Heterogeneous Representations of Chinese Women in Young Adult Literature: A Postcolonial Reading


  • James C. Greenlaw School of Education, St. Francis Xavier University


Résumé: Les écrivains occidentaux ont toujours donne une vision reductrice de la culture chinoise. Dans les films et les romans présentant des personnages chinois, les femmes sont toujours conformes aux stéréotypes de la "femme-dragon" ou de la "jeune fille-fleur de lotus." À la lumière des theories du discours orientaliste d'Edward Said et de Lisa Lowe, le présent article montre les différences dans la présentation des Chinoises entre les auteurs d'ascendance européenne et les écrivains sino-canadiens et américains. Summary: Orientalist texts by Western writers have traditionally tended to essentialize Chinese culture and to stereotype Chinese people. in books and films which contain Chinese characters, but which have been produced by dominant culture North American and European authors and directors, representations of Chinese women have usually conformed to the stereotypes of the "dragon lady" or the "lotus blossom baby." In the following analysis, the postcolonial literary theories of Edward Said, Lisa Lowe, and others are used to compare the depictions of Chinese women which can be found in Eurocentric texts with the more heterogeneous representations to be discovered in Chinese American and Chinese Canadian literature for young adults.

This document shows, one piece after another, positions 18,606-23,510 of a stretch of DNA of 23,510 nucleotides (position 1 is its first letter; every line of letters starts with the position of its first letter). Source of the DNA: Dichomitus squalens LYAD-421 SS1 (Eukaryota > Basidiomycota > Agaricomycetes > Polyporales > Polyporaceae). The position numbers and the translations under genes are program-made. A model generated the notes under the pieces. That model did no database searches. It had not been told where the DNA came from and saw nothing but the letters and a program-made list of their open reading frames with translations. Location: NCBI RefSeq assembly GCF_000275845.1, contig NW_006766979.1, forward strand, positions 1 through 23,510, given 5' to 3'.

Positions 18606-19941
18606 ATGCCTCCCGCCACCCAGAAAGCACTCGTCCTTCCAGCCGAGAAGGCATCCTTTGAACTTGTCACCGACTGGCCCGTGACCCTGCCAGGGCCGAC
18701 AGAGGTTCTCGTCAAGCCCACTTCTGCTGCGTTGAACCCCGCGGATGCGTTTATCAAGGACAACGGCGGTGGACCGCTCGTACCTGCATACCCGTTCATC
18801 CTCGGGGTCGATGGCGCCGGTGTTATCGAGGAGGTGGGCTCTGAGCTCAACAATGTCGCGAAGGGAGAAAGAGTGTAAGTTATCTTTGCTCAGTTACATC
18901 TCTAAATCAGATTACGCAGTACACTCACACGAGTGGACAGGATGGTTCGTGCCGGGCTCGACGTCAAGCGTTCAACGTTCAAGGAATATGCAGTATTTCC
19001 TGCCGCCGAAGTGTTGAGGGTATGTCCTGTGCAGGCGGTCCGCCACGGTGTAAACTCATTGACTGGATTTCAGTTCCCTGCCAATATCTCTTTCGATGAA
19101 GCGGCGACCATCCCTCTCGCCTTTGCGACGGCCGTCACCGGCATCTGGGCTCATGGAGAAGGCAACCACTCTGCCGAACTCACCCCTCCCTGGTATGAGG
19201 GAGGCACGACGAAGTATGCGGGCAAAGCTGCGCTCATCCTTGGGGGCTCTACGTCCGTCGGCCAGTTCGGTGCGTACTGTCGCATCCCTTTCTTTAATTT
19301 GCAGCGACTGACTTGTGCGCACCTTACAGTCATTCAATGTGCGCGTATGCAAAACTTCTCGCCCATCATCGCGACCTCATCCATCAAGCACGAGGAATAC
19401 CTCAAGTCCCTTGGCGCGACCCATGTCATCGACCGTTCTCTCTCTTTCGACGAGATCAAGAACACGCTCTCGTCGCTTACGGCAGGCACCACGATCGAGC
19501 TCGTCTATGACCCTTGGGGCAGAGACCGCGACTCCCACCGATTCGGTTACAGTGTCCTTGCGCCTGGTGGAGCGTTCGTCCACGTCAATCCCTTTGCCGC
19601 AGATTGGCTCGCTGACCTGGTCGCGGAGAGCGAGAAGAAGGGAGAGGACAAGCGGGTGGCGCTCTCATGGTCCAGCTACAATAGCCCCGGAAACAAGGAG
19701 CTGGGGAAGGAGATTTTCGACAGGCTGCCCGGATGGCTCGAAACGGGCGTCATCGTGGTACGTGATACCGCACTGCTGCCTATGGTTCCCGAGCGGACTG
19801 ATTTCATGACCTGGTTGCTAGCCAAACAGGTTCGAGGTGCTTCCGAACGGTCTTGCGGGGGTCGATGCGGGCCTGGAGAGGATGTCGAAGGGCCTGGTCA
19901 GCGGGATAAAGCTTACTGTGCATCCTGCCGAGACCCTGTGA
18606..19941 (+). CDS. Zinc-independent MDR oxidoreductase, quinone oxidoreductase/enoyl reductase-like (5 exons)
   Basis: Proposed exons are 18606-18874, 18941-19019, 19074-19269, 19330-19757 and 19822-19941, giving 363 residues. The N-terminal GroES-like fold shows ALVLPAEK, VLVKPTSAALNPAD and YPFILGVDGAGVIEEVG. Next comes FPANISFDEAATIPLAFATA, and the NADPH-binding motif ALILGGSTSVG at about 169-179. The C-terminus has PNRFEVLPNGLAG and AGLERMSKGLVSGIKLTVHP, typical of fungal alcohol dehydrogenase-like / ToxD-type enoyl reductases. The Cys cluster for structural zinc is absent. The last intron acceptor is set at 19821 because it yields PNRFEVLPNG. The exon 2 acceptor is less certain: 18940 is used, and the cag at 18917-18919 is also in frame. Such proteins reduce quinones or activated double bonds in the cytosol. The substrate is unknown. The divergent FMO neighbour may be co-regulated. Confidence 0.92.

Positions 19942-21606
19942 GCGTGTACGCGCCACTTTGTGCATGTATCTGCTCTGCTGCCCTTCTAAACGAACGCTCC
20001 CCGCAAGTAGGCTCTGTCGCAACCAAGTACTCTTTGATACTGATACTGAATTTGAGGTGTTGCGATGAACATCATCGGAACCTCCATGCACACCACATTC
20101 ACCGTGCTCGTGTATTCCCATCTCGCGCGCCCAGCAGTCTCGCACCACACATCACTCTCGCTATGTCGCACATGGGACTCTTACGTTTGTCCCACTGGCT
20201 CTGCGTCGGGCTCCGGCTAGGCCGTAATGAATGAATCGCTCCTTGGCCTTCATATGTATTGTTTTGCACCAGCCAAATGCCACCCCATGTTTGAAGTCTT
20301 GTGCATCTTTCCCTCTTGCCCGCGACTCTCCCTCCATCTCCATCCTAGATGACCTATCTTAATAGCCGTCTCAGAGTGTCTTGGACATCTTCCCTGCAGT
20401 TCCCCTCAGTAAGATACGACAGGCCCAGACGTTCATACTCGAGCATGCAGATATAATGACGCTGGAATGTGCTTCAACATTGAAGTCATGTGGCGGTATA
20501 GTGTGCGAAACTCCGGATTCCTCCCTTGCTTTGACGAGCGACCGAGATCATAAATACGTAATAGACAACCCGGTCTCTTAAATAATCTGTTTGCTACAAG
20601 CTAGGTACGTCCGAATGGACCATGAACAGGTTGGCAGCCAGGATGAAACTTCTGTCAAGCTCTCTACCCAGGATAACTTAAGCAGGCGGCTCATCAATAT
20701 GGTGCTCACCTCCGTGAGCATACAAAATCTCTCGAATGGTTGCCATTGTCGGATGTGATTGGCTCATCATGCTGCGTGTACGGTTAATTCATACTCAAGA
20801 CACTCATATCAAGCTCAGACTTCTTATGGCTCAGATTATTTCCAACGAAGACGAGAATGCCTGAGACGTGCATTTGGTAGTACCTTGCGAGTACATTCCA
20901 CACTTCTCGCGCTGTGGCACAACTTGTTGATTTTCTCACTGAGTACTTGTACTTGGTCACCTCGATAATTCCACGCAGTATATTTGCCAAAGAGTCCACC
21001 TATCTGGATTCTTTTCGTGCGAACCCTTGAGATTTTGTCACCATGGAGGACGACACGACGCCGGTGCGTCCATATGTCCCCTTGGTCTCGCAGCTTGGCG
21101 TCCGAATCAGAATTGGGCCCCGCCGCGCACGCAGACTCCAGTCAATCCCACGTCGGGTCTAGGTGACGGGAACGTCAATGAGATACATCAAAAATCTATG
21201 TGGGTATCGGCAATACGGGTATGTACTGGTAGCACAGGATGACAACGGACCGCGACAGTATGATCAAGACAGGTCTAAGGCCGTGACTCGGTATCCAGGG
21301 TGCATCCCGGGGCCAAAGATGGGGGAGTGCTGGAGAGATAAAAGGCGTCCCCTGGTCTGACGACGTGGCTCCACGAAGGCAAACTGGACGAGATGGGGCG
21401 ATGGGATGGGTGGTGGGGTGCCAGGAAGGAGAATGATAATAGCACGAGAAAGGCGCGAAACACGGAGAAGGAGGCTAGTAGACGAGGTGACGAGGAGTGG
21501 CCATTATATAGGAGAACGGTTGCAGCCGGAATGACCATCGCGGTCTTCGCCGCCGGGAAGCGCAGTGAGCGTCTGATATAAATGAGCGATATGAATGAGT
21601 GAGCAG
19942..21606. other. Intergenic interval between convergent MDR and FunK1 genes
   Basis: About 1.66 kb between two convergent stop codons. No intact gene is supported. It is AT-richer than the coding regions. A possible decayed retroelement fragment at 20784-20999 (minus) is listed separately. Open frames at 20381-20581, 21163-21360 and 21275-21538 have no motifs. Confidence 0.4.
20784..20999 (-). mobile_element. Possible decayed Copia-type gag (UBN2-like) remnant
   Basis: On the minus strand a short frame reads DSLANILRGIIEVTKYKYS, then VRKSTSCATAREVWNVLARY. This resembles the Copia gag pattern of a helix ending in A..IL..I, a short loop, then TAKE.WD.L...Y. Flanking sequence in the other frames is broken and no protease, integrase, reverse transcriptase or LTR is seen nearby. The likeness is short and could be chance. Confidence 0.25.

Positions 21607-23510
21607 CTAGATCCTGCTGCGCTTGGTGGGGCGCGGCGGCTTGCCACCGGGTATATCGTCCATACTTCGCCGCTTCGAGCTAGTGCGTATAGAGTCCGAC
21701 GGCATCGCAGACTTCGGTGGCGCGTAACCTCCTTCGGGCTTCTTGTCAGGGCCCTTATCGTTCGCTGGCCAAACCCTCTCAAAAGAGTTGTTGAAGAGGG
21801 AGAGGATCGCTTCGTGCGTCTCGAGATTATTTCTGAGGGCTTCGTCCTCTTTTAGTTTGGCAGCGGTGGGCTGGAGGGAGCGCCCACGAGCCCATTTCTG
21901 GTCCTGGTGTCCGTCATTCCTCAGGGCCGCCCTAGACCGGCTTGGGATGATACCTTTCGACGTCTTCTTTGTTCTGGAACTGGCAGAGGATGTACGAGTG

Author Biography

James C. Greenlaw, School of Education, St. Francis Xavier University

James Greenlaw is an Associate Professor of English Education at St. Francis Xavier University's School of Education. He is the author of the book English Language Arts and Reading on the Internet (Prentice Hall, 2005) and the principal writer and series editor for the ESL series Project English (2004) that is used in middle schools throughout China. He has written extensively about how to teach multicultural literature in grades 7 to 12.